Catnip and Cats. They love this treat but why do cats find it so attractive? To learn more about catnip and how it works on your cat. Read on below!
What is Catnip and Why Cats Love It
Nepeta cataria, or catnip, is a strong-scented mint that contains a volatile oil that’s easily released into the air. Biting or rolling on the plant crushes the leaves and releases the oil so Kitty can get a good sniff. It doesn’t take much. Cats can detect catnip oil in the air at a saturation as low as one part per billion.
Rather than a simple smell, the chemical in catnip resembles sedative components also found in the valerian plant, which may be used in natural therapies to calm pets and people. Catnip also may be similar to one of the substances found in tomcat urine—yucky to you, but a lovely smell to the cat! In fact, this pheromone in urine often triggers the same sort of behavioral reaction in cats as exposure to catnip.
The Catnip Response
These types of chemicals, once inhaled, enter the cat’s highly specialized scenting organ through the roof of the mouth. The vomeronasal or Jacobson’s organs sit between the hard palate of the mouth and the septum of the nose and connect to the mouth via tiny conduits directly behind the cat’s upper incisor teeth. You may see kitty perform an odd facial grimace (flehmen) with lips curled back and mouth open when employing this organ. Even wild cats like lions exhibit this flehmen response in reaction to pheromones.
The Jacobson’s organs are linked to the hypothalamus, an area of the brain that acts like a switchboard to direct information to higher centers. This part of the brain integrates taste and smell, motivates appetite, and triggers a variety of behaviors.
Catnip in cats affects the same biochemical pathways that are affected by marijuana and LSD in people. In its simplest terms, catnip is a feline hallucinogen. The kitty “high” lasts from five to 15 minutes and causes a loss of inhibition. Catnip-intoxicated cats act like furry fools who roll and flop about on the floor, drool and have a wonderful relaxing time.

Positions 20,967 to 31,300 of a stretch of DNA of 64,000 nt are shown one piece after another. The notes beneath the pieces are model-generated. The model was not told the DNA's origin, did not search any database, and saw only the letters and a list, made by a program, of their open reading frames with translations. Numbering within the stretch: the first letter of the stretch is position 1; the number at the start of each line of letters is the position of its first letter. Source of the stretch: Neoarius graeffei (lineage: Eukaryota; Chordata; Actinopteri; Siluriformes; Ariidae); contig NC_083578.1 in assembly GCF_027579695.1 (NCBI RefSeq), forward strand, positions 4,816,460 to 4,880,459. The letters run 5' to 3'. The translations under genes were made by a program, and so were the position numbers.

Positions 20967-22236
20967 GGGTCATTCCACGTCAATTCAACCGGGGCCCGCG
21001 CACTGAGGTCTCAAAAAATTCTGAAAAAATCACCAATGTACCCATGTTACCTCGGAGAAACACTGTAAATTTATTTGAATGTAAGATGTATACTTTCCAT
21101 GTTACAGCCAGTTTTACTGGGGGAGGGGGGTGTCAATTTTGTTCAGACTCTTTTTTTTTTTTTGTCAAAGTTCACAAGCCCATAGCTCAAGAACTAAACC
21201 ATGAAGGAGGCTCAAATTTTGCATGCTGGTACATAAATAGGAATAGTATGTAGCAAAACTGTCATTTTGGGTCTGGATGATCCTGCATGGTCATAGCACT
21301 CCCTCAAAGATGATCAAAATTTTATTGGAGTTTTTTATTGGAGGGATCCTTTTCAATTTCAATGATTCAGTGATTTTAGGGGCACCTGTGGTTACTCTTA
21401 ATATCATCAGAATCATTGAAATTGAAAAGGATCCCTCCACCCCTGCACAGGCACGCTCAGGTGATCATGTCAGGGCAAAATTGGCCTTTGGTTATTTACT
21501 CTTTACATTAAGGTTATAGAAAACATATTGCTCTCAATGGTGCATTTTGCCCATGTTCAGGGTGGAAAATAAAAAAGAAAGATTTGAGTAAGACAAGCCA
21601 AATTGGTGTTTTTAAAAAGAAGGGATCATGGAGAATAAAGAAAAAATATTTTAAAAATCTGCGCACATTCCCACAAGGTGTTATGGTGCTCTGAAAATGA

Why Doesn’t My Cat Respond to Catnip?
Cats rarely respond to catnip until they are about six months old, and some cats never do. The trait is an inherited one, with only two out of three domestic cats being affected. Boy cats seem to respond more strongly than females.
The reaction also can be influenced by potency and quality of the herb.
Since catnip belongs in the mint family, cats often react in a similar way to other types of mint. Stray cats may decide to hang out in your garden’s mint patch, rolling and having a great feline party sniffing the herb.
Catnip As Training Tool
Most scientists agree that catnip provides a harmless recreation for cats. For cats who respond, catnip can be a wonderful training tool. Catnip builds the confidence of some shy cats, and it can be used to “spike” the legal scratch objects to help lure kitty to do the right thing. Catnip can help take the cat’s mind off of the scary car ride—or at least induce a catnip snooze so she doesn’t care anymore.
You’ll find catnip toys, herbs, even growing kits advertised in all the finest cat magazines, “special” brands touted in pet stores, and feline fanciers comparing quality like true gourmands. The fresher the herb, the more likely your cat is to react. Try sealing cat toys like pom-pom balls in a baggy with fresh catnip, to make the toys even more attractive.
Be aware, though, overindulgence may “wear out” your cat’s response to the plant. An occasional treat, perhaps once every two or three weeks, is plenty.
Do you let your pet cat use Catnip? What is your favorite brand? Comment and let us know!
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